I’m not sure if I’ll make anything with the leftover pulp. I’ll post an update if I do.

Making this Vitamix carrot juice was much easier than I thought it would be. It seems like it may well be less work than using a juicer that has many parts that you have to wash and dry. A juicer would probably have the upper hand for making extremely large quantities of juice, but, for things like this, the Vitamix works great.

In terms of blending vs. juicing, I obviously usually come down on the side of blending. I generally think that the fiber is worth keeping, from a nutrition, economic, and convenience standpoint. But for when you want a traditional juice, the Vitamix can still deliver.


1. I put 1 lb of trimmed carrots into the Vitamix. I did not weigh the trimmings, but I’m guessing that they were well under 5% of the total. For the second run, when I also peeled the carrots, again I put 1 lb of peeled and trimmed carrots into the Vitamix. That time I weighed the peelings and trimmings, since it was a significant pile. To make 1 lb of peeled carrots I had ~0.25 lbs of peelings and trimmings, which means that peeling reduced the weight by ~20%. Both times yielded ~11 oz of juice. I’m not sure if the juicing sources I found were talking about 1 lb before or after peeling/trimming—one source suggested not peeling carrots, but most did not say. Either way, even if you reduce my 11 oz juice by  20%, that comes to ~9 oz—as much or more than traditional juicers.


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Comments

Vitamix Carrot Juice: 100% Undiluted — 13 Comments

  1. This was an eye-opener! who knew? The comparative measure was interesting too, though I bet you had a particularly juicy bunch of carrots. And it would be worth experimenting with adding ginger, for those who love the ginger-carrot combo.

  2. I’ve been juicing with my Vitamix all summer. I start with about 1/4 cup water in the jar. I usually add carrots, apple, celery, lime and some greens. My VM nut milk bag is terribly stained. I bought a bag at Whole Foods I like much better. The juice strains faster and the bag is easier to clean. I love my daily juices, and I love how easy it is to make them with my Vitamix.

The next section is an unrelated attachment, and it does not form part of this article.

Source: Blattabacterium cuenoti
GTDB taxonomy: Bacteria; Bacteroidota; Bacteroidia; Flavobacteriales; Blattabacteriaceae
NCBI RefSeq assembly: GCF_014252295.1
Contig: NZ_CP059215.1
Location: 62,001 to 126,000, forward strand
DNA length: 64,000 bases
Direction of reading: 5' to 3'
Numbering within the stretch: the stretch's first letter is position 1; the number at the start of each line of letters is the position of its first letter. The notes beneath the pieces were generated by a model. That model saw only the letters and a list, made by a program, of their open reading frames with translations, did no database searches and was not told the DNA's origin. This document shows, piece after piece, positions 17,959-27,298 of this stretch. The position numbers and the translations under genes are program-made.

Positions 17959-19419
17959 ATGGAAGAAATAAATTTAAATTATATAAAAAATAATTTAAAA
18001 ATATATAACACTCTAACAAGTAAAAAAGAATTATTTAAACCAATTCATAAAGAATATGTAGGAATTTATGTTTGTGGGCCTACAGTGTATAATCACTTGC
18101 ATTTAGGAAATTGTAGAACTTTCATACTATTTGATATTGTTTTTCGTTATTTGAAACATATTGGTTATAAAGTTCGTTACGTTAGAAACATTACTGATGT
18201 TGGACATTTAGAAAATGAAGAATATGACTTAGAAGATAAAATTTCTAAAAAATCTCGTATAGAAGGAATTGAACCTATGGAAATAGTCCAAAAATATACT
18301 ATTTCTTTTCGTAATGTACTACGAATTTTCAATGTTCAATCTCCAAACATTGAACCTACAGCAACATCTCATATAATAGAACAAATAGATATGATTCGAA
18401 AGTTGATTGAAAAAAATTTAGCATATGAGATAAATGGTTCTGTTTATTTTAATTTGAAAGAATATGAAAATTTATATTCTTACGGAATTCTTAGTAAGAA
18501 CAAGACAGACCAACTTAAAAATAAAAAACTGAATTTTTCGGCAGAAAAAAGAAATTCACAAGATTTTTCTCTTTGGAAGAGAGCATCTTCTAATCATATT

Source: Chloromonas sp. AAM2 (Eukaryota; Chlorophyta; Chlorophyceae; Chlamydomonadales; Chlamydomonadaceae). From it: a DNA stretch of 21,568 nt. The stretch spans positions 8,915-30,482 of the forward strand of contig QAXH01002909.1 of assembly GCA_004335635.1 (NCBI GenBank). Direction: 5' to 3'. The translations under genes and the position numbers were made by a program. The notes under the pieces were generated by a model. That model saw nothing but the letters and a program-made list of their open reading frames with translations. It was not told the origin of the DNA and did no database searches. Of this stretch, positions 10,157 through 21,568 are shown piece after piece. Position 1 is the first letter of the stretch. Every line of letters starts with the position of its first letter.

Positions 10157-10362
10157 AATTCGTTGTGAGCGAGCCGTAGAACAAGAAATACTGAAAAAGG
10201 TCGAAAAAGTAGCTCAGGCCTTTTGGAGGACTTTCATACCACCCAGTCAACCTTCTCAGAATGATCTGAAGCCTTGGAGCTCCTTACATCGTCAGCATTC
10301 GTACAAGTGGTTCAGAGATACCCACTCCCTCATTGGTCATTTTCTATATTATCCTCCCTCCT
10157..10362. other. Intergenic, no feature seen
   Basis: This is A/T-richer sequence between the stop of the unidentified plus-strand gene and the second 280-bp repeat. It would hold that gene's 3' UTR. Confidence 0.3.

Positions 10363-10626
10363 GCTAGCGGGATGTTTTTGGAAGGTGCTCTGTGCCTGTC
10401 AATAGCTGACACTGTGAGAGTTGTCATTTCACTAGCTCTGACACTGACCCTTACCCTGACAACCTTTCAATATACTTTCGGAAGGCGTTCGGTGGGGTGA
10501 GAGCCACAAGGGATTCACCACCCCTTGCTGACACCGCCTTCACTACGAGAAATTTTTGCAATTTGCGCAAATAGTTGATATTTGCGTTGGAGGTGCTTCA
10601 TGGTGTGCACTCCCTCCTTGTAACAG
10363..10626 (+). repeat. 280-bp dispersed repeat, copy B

3. The leftover pulp can be used to make an Indian Sweet dish called ‘Gajar Ka Halwa’ [http://en.wikipedia.org/wiki/Gajar_Ka_Halwa]

    • I took a look at that recipe, and it seems like the squeezed out pulp would not be good for it. The squeezed pulp does not have much flavor left because most of the flavor (and sweetness) leaves with the juice. Have you made halwa with juiced carrot pulp? I guess it might work if you added extra sugar?

      You could also use a Vitamix to quickly and easily shred carrots for the traditional Gajar Ka Halwa recipe.

      • Actually the squeezed out pulp without much natural juice is arguably better for this recipe. It allows the carrot to soak up the warm milk.

        I love carrots and make this type of juice regularly; I use up the carrot pulp to make a lite version of Halwa as a dinner dessert! Yum! 🙂

  4. I tried this method using organic baby carrots and a jelly strainer bag with very similar results. I was wondering about adding the pulp the Morning Glory Muffins or dehydrating the pulp for some other use that I haven’t thought of yet (but it’ll come to me ;o)

  5. I own a blendec, who I thought I was emailing. Do you have information on the beets being juiced in a blendec? My blendec is a refurbished Es3. I love it and really want to blend carrots, beets apples, etc.
    thank you,
    BeveryvWade

    • This is an area where the Vitamix tamper really comes in handy. You can try this same technique with your Blendtec, but I haven’t tried it with a Blendtec yet. I would recommend chopping the ingredients into small pieces to increase your chances of them blending up well.

      Or you can follow one of the recipes that adds extra liquid to the juice. (See, for example, Blendtec’s carrot juice recipe linked above.)